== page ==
- The overall results of the meta-analysis are strongly reliant on the evidence comparing acupuncture versus lactulose treatment. Several of the trials that assessed this comparison were poorly reported, and the meta-analysis dataset pertaining to these trials contained data extraction errors. Furthermore, potential bias in studies assessing lactulose efficacy in acupuncture trials versus lactulose efficacy in other trials was not sufficiently addressed.
While some of the above issues could be addressed with additional clarifications and corrections to the text, the concerns about study inclusion, the accuracy with which the primary studies’ research designs and data were represented in the meta-analysis, and the reporting quality of included studies directly impact the validity and accuracy of the dataset underlying the meta-analysis. As a consequence, we consider that the overall conclusions of the study are not reliable. In light of these issues, the PLOS ONE Editors retract the article. We apologize that these issues were not adequately addressed during pre-publication peer review.
LZ disagreed with the retraction. YM and XD did not respond.
END OF 2nd QUOTE
Let me start by explaining why I initially decided not to discuss this paper on my blog. Already the first sentence of the abstract put me off, and an entire chorus of alarm-bells started ringing once I read further.
- A meta-analysis is not a ‘study’ in my book, and I am somewhat weary of researchers who employ odd or unprecise language.
- We all know (and I have discussed it repeatedly) that studies of acupuncture frequently fail to report adverse effects (in doing this, their authors violate research ethics!). So, how can it be a credible aim of a meta-analysis to compare side-effects in the absence of adequate reporting?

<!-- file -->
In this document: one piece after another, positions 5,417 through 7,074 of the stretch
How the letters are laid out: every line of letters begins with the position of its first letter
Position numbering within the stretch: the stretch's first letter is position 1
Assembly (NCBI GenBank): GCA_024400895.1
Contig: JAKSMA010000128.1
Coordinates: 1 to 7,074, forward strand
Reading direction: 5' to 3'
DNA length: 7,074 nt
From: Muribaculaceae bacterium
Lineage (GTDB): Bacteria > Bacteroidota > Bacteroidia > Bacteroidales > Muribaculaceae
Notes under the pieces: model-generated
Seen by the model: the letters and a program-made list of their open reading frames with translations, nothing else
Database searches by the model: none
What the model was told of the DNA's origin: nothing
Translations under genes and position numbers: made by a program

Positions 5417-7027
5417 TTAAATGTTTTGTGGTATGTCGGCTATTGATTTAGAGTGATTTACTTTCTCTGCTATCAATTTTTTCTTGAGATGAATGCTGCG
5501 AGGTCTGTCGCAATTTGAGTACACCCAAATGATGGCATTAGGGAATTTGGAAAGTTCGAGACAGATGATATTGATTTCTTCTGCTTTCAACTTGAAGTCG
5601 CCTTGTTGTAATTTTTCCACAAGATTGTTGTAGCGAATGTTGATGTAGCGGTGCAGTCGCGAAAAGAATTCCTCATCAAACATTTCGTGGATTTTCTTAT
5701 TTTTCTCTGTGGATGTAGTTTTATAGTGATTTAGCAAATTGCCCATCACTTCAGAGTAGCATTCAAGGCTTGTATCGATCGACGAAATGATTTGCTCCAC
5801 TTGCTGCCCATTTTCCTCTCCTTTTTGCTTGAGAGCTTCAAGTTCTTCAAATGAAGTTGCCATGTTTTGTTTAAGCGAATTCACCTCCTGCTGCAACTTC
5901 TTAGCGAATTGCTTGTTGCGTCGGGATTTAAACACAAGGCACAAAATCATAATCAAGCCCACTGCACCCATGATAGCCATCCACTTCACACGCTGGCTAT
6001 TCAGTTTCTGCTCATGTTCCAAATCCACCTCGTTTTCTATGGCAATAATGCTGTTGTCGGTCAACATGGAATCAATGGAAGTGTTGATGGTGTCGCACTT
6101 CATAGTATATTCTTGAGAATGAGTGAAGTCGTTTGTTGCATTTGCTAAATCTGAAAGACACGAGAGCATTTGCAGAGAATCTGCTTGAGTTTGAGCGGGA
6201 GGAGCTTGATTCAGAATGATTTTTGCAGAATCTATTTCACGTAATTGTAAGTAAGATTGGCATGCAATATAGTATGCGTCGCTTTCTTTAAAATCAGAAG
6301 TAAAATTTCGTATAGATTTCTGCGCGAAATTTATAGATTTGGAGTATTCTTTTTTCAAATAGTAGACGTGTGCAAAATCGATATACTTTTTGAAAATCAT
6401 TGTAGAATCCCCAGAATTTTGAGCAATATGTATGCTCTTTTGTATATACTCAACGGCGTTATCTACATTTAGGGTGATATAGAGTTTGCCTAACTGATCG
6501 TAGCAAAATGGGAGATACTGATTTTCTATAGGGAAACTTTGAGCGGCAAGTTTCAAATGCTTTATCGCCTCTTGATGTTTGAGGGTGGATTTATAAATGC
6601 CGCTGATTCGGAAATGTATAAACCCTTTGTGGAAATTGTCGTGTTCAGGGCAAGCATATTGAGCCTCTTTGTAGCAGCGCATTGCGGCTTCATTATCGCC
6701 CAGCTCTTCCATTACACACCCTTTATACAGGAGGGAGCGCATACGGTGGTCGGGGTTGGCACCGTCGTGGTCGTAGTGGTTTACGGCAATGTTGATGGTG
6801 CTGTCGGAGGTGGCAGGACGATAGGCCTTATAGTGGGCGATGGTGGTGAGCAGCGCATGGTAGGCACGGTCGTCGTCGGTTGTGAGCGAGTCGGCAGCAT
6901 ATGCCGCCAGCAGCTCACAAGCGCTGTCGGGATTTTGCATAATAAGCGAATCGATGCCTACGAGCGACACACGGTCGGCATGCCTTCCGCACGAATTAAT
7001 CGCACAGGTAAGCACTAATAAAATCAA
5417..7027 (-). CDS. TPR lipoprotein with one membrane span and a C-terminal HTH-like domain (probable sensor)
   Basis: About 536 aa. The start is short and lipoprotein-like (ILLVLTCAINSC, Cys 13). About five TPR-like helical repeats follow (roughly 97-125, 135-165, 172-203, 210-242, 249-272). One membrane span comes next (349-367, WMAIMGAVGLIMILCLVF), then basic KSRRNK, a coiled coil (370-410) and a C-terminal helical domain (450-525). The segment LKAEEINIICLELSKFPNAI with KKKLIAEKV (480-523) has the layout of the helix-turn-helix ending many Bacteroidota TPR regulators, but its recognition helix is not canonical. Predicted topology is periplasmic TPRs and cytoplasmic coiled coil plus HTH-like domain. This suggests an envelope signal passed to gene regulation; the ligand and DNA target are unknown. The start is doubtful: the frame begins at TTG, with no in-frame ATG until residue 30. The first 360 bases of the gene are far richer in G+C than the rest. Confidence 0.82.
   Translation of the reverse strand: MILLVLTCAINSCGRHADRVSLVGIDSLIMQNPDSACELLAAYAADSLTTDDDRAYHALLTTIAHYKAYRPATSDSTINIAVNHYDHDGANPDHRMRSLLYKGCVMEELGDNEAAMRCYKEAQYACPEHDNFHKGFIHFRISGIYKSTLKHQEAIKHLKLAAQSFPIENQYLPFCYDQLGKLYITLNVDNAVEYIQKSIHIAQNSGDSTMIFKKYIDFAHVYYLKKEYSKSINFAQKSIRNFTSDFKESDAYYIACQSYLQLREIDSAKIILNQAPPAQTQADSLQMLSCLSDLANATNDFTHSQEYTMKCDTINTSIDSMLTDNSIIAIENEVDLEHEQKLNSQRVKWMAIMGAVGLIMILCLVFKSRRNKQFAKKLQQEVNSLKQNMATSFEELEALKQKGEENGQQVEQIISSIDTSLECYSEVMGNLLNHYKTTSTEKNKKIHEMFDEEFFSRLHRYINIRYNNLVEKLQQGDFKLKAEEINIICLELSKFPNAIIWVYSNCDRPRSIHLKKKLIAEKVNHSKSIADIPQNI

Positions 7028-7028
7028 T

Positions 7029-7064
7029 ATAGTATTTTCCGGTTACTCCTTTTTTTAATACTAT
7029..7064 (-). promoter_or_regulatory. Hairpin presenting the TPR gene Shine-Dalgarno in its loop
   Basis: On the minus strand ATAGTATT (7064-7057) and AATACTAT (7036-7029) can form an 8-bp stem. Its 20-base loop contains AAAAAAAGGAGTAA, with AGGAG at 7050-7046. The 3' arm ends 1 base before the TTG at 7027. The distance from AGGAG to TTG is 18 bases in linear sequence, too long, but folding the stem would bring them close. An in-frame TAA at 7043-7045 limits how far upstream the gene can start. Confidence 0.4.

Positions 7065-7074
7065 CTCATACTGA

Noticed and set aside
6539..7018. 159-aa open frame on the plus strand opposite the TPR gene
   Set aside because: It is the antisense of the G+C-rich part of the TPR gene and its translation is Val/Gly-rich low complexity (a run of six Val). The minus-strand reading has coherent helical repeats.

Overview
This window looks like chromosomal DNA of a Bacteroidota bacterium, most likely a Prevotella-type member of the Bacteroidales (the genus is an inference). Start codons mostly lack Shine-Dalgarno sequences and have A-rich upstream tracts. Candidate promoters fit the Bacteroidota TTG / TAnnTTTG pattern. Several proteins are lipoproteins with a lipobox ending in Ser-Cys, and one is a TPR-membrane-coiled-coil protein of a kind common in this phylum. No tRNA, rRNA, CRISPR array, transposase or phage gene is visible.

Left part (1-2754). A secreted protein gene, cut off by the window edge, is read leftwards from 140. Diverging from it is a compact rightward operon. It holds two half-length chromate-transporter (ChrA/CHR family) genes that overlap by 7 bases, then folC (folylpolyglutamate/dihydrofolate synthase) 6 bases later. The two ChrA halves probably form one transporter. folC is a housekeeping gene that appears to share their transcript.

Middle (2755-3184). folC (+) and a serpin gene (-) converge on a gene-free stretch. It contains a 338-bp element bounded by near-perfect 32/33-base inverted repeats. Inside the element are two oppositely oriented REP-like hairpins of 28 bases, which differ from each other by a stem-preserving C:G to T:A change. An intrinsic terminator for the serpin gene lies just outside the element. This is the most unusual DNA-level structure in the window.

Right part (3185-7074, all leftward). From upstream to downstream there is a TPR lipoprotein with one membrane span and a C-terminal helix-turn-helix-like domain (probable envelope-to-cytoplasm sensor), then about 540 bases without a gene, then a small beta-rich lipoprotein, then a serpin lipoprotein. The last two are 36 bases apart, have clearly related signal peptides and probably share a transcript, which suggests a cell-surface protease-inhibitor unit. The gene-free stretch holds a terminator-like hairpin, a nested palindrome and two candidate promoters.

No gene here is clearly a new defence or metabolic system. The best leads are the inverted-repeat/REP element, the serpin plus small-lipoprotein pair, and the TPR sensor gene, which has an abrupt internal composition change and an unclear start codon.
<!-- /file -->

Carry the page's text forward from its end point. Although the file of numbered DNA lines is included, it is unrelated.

- The methodology of a network meta-analysis is complex and I know not a lot about it.
- Several things seemed ‘too good to be true’, for instance, the funnel-plot and the overall finding that acupuncture is the best of all therapeutic options.
- Looking at the references, I quickly confirmed my suspicion that most of the primary studies were in Chinese.
In retrospect, I am glad I did not tackle the task of criticising this paper; I would probably have made not nearly such a good job of it as PLOS ONE eventually did. But it was only after someone raised concerns that the paper was re-reviewed and all the defects outlined above came to light.
While some of my concerns listed above may have been trivial, my last point is the one that troubles me a lot. As it also related to dozens of Cochrane reviews which currently come out of China, it is worth our attention, I think. The problem, as I see it, is as follows:
- Chinese (acupuncture, TCM and perhaps also other) trials are almost invariably reporting positive findings, as we have discussed ad nauseam on this blog.
- Data fabrication seems to be rife in China.
- This means that there is good reason to be suspicious of such trials.
- Many of the reviews that currently flood the literature are based predominantly on primary studies published in Chinese.
- Unless one is able to read Chinese, there is no way of evaluating these papers.
- Therefore reviewers of journal submissions tend to rely on what the Chinese review authors write about the primary studies.
- As data fabrication seems to be rife in China, this trust might often not be justified.
- At the same time, Chinese researchers are VERY keen to publish in top Western journals (this is considered a great boost to their career).
- The consequence of all this is that reviews of this nature might be misleading, even if they are published in top journals.
I have been struggling with this problem for many years and have tried my best to alert people to it. However, it does not seem that my efforts had even the slightest success. The stream of such reviews has only increased and is now a true worry (at least for me). My suspicion – and I stress that it is merely that – is that, if one would rigorously re-evaluate these reviews, their majority would need to be retracted just as the above paper. That would mean that hundreds of papers would disappear because they are misleading, a thought that should give everyone interested in reliable evidence sleepless nights!
So, what can be done?
Personally, I now distrust all of these papers, but I admit, that is not a good, constructive solution. It would be better if Journal editors (including, of course, those at the Cochrane Collaboration) would allocate such submissions to reviewers who: